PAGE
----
But, leave it too long, and I’m convinced that the problems caused by cut-price learning will take their toll.

Short Term Gain, Long Term Pain

It’s something I’m passionate about. It’s also an increasingly regular conversation point with clients. Money’s tight, targets are tough. They’re under pressure to help everyone to learn and grow. But they can just point their people toward the cool logo, and the free resources, can’t they?

No, is my answer, loud and clear. You can do so much better – for all the reasons above, and based on everything else I’ve learned, from my PlayStation days onward.

You may be saving cash by providing entry-level access to learning. But, in the long run, you and your people will pay the price of sticking with “demo disk” L&D.

Patrick Burns is Mind Tools’ Enterprise Accounts Manager for North America.



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Microsoft and Jio: Accelerating India’s digital progress


Today we announced a comprehensive long-term alliance with Reliance Jio Infocomm Limited (Jio), a subsidiary of Reliance Industries Limited. This is an exciting advancement that will accelerate India’s digital transformation and bring the latest technologies to millions of businesses across the country. This alliance represents a unique collaboration between our two organizations.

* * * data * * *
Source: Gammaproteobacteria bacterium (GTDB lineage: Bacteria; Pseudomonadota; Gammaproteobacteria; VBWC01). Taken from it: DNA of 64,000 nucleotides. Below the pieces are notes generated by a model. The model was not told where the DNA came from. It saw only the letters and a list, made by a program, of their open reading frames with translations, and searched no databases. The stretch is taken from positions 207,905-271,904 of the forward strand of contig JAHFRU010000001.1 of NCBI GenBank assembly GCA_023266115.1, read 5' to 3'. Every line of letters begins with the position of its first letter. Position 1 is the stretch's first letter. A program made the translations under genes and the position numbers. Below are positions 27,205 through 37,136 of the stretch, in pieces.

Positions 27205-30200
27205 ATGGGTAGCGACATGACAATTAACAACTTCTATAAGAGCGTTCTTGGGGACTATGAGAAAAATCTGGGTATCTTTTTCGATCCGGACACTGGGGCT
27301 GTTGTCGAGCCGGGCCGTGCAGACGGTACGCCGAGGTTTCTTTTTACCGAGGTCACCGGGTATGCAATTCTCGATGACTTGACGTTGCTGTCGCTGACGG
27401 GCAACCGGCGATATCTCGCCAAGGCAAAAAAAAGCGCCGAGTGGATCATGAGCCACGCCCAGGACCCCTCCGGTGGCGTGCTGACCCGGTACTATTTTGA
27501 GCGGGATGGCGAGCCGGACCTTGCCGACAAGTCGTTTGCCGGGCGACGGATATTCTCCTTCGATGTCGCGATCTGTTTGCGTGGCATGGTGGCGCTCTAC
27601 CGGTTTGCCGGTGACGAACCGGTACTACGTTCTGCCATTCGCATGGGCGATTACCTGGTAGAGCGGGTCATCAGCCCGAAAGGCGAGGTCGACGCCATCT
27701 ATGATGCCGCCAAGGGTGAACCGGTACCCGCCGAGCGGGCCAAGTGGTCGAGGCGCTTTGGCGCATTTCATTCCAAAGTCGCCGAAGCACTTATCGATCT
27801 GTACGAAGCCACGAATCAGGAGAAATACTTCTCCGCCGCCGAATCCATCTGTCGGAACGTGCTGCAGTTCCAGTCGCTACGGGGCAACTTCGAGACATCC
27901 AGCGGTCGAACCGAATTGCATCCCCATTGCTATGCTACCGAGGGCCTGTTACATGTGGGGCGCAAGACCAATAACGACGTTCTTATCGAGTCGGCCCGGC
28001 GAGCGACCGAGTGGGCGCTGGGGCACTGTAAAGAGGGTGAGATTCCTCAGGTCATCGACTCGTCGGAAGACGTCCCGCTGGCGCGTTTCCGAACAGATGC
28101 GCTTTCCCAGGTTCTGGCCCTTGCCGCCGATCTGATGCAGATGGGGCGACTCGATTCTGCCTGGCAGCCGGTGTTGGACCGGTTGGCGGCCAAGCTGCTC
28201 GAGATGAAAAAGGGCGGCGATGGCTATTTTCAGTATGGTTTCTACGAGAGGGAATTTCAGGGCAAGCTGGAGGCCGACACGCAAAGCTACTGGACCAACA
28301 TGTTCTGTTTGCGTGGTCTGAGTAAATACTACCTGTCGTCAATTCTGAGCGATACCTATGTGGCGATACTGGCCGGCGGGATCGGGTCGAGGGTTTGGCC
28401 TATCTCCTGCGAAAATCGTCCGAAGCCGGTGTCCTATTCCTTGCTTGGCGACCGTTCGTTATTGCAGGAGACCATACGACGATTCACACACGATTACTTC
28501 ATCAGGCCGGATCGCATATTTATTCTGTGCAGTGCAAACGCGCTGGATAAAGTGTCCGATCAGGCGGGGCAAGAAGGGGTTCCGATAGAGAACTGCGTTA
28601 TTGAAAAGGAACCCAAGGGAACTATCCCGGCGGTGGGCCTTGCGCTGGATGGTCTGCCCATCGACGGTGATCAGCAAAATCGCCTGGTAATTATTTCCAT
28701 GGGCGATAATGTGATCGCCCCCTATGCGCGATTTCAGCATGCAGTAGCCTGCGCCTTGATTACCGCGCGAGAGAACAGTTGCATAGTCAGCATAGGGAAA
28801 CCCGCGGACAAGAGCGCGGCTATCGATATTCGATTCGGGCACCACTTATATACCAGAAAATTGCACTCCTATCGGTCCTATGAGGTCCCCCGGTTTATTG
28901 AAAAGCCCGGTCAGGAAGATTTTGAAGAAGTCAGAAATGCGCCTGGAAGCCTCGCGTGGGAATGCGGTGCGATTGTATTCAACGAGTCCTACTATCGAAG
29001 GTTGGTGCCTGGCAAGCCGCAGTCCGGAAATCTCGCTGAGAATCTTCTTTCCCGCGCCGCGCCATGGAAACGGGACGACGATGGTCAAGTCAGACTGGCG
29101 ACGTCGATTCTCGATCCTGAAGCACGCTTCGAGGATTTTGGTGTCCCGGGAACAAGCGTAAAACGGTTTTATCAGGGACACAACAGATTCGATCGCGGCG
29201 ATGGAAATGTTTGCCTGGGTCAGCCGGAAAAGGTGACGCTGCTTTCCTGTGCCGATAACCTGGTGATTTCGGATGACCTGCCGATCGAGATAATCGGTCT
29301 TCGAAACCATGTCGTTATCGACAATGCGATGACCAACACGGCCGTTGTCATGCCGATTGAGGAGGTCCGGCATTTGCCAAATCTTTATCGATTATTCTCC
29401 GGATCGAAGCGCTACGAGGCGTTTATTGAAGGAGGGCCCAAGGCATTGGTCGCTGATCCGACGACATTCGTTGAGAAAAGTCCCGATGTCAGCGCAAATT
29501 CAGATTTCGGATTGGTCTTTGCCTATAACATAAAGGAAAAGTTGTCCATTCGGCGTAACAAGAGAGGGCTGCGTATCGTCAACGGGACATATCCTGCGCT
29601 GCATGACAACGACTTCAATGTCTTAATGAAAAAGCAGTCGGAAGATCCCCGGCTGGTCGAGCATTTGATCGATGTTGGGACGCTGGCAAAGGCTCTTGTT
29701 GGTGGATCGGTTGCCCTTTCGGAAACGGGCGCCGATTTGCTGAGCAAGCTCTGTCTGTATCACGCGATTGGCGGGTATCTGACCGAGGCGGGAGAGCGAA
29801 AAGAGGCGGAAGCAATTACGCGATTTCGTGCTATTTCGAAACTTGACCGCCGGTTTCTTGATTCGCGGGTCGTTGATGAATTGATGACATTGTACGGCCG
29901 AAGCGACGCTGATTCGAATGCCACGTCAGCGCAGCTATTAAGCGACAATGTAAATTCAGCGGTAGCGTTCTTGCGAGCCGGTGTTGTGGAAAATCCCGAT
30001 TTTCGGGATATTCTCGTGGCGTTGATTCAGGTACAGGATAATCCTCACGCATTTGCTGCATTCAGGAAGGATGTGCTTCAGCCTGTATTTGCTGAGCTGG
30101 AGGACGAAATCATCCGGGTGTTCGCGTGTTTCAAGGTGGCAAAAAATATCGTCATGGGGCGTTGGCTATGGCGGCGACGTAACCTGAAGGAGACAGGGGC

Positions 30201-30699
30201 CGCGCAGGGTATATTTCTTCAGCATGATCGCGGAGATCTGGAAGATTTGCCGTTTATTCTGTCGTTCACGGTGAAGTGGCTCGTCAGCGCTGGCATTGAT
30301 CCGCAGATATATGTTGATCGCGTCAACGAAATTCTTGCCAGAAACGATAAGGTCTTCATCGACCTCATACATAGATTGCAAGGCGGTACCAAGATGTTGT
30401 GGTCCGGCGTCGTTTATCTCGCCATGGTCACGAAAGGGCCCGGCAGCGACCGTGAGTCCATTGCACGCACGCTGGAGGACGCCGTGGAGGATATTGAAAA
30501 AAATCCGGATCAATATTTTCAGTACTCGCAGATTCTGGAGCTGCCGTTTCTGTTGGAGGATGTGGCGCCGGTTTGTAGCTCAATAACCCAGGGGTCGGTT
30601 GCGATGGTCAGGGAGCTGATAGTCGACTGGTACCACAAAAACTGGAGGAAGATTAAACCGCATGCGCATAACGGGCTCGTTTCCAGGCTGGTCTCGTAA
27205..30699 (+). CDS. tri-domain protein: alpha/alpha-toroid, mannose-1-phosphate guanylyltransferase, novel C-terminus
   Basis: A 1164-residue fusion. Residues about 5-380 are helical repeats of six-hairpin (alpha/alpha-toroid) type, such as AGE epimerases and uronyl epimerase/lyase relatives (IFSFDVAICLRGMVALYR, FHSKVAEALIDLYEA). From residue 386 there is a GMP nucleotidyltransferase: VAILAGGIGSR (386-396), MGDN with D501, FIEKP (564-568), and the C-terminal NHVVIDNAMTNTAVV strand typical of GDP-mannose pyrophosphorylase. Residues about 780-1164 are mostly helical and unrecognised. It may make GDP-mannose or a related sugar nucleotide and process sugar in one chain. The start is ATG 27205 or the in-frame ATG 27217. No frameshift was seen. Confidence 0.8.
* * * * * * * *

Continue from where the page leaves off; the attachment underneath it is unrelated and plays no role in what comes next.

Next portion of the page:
Jio has transformed the communication and data landscape here in India, connecting more than 340 million people in the country with the power of affordable data. Microsoft has helped businesses revolutionize the global landscape of digital transformation with the worldview of intelligent cloud and intelligent edge. With a solid foundation of trust, we’re committed to accelerating the pace of innovation and delivering more value to every customer, be it large enterprises, SMBs, startups or consumers, and our partners.

This unique alliance also reinforces our commitment to empower every person and every organization on the planet to achieve more.

Earlier today, this announcement was shared as part of the Reliance Industries Annual General Meeting where Reliance Chairman and Managing Director Mukesh D. Ambani shared the news. Microsoft CEO Satya Nadella shared his thoughts as well and reinforced our enthusiasm for the work we will do together and the potential benefits our alliance can bring to organizations across India, and to the country itself.

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What this means for businesses 

India has one of the largest small and medium business markets in the world, which continues to grow significantly. Small and medium businesses in India will have access to a range of cloud-based productivity, collaboration and business applications including Office 365, enabling them to compete more effectively in the Indian marketplace. This collaboration will accelerate innovation to create more affordable offerings for Indian SMBs and startups, including a new range of solutions for one-stop IT capabilities and allowing front-end applications on mobile devices, desktops and other tools.